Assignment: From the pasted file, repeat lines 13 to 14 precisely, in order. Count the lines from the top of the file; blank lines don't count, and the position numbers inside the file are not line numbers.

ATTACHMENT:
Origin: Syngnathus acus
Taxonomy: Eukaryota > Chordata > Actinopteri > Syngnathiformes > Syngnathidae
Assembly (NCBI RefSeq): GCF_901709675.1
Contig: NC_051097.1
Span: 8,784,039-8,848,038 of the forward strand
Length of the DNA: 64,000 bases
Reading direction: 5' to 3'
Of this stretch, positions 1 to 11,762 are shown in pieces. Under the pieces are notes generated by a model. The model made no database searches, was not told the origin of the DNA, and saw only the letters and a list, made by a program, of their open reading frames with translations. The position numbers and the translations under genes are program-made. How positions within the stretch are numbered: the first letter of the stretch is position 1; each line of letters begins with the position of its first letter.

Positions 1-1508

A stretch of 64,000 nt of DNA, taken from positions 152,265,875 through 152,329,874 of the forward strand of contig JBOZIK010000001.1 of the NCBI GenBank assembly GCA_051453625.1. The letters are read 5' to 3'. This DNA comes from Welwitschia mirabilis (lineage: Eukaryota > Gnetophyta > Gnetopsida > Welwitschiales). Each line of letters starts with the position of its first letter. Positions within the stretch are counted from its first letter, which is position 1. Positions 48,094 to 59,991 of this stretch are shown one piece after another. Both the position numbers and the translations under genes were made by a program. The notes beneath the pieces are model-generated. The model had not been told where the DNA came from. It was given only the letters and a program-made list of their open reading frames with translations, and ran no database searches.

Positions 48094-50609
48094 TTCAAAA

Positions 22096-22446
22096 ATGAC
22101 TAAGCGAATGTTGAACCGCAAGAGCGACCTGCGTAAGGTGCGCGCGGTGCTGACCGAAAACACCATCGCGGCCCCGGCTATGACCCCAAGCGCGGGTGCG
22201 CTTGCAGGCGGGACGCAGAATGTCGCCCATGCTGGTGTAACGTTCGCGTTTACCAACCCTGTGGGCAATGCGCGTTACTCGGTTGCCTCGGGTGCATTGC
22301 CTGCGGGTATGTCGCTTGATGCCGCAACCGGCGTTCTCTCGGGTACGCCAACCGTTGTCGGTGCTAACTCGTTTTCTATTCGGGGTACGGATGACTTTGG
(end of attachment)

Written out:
Positions 22096-22446
22096 ATGAC